A friend of mine with at least as many children as I have, but of mixed gender, recently paid me this backhanded compliment, "Suzanne, I admire you soooo much. I could never have all boys and keep my sanity. You must be amazing."
The truth is, I know she's wrong. My boys may be "all boy" as they say, but they are also thoughtful, loving, obedient, well behaved and helpful. Life with these boys is an adventure I wouldn't want to miss, not the torment that would drive an otherwise strong woman to the looney bin that my friend implied. I consider my family and its unique make-up and structure a great blessing to us.
On most days, that is.
On bad days; days when the boys break something of mine with all that extra energy God gave them to save the world later; days when someone stabs the back of his mouth with a pencil, splits open his head, or yanks the teeth out of his jaw with a rope; on bad days I think my friend is probably right. I think a family of five boys is too much for one woman. And since I know that I am no more "amazing" than she, I think I have taken on more responsibility than I can handle.
While I know that this isn't true, it is a very discouraging thought.
I am not writing this to gripe about the comment or to complain about my friend, who, by the way, is a lovely person and only meant well, I am sure. I am writing this because this instance was an occasion for me to reflect on how our words affect one another. I think sometimes, within our small Catholic groups and communities, we take liberties with our words. We think that since others know and understand where we are coming from, we can speak freely and say whatever comes to mind.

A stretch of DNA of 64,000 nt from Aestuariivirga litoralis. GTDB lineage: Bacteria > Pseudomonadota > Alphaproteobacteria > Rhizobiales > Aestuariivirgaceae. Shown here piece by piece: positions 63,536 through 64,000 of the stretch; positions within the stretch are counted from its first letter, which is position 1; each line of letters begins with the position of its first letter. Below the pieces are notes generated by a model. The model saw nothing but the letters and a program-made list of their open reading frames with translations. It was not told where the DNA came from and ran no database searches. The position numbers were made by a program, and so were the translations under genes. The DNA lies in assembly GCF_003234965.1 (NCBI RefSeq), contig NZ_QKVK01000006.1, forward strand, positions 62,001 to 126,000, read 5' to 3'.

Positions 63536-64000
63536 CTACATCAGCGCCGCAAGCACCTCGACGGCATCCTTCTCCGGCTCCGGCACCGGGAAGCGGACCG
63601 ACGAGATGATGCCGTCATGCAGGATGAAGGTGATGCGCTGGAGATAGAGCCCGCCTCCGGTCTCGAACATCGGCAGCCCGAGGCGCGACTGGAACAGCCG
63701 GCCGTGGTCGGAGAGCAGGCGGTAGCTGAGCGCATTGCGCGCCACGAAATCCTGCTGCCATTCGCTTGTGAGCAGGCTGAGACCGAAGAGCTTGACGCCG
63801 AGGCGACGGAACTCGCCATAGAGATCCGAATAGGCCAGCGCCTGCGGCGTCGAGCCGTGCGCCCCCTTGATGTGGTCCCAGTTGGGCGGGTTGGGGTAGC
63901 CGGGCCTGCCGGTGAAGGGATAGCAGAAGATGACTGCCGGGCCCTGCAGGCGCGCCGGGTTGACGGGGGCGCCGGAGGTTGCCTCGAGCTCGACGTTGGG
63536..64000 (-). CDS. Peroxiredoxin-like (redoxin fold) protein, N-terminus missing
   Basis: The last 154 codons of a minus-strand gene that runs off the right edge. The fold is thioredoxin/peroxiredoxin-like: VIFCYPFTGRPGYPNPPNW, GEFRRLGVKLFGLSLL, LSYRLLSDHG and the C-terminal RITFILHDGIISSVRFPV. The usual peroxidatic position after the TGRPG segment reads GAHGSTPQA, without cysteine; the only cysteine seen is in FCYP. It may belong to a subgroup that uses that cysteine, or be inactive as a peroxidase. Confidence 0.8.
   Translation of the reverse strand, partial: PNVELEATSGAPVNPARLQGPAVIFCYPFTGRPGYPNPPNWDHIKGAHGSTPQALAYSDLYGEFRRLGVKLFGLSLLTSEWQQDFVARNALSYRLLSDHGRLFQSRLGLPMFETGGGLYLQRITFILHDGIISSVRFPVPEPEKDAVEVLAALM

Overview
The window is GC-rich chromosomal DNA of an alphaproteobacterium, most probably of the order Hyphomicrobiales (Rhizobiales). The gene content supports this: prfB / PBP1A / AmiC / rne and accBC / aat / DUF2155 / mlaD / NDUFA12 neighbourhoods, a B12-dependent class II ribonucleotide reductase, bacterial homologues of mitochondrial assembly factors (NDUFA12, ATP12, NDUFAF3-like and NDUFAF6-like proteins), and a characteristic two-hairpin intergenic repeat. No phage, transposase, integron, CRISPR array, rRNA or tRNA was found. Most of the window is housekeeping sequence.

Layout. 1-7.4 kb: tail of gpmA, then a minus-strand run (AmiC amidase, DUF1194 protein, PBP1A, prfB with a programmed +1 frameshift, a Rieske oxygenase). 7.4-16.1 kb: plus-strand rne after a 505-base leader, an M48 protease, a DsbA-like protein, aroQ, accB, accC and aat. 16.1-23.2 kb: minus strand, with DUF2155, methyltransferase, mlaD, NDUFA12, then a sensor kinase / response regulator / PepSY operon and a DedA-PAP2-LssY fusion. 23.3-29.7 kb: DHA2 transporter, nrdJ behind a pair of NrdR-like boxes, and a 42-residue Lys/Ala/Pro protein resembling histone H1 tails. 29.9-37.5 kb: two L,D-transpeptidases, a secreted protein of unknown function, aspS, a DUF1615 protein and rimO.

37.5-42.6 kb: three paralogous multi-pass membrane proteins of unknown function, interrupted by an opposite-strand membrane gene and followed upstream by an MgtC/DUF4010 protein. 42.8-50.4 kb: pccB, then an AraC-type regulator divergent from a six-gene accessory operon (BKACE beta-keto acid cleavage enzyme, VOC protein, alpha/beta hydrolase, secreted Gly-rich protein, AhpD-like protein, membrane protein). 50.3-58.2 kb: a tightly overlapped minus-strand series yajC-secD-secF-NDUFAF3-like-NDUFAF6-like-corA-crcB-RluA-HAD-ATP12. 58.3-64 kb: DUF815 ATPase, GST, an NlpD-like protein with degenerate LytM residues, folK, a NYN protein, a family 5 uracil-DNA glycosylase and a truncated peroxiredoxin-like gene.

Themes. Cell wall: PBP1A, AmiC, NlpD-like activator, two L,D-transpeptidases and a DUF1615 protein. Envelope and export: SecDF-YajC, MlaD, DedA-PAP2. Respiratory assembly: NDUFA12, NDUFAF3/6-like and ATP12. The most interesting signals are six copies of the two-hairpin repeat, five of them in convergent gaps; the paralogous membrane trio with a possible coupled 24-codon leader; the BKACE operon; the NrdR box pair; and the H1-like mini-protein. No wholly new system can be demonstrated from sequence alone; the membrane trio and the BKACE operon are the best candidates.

When we discovered that we were expecting Jacob so soon after Alex was born an acquaintance said to me, "I would never say this if you didn't know that I am pro-life, but I suppose this pregnancy was a mistake, hu?" "No," I thought to myself, "precisely because you are pro-life, you should never have said this to me." The rude comments I receive from strangers about my family's size and make-up are annoying, but discouraging words from like-minded friends are a weight around my neck.
I don't think I'm alone in this. I think many others have suffered discouragement from those who should be offering support. I am sensitive to comments about larger families, homeschooling, and particularly about having all boys. Others I know are sensitive to comments about their smaller families, about having their children in school, about adopted children, about hadicapped children, and so on...and so on. We are all sensitive to the words of others, especially when those words seem to pass judgment on those we love or the decisions we have prayerfully made for our children and for our lives.
When we see the unique circumstances and trials of our neighbor we shouldn't criticize or pry, and neither should we declare her a "saint." We are none of us eternally beatified. We can't look back and laugh at it all just yet. We are all still in the thick of it, working out our salvation in fear and trembling, and we need all the encouragement we can get.
Neither is it my intention to declare my own innocence in these matters because, I assure you, I have not always governed my tongue the way I ought and I am sure I have hurt others. My point is that this incident has made me consider the weight of my words.
I found that my friend's remark discouraged me. It's bound to happen and I need to thicken my skin as much as possible, but even better than that I can learn to be more sensitive to other mothers. Rather than focusing on my own wounds, I can take this opportunity to reflect on the unique challenges of my friends and acquaintances and learn how to encourage them with my words or, in some cases, with silence.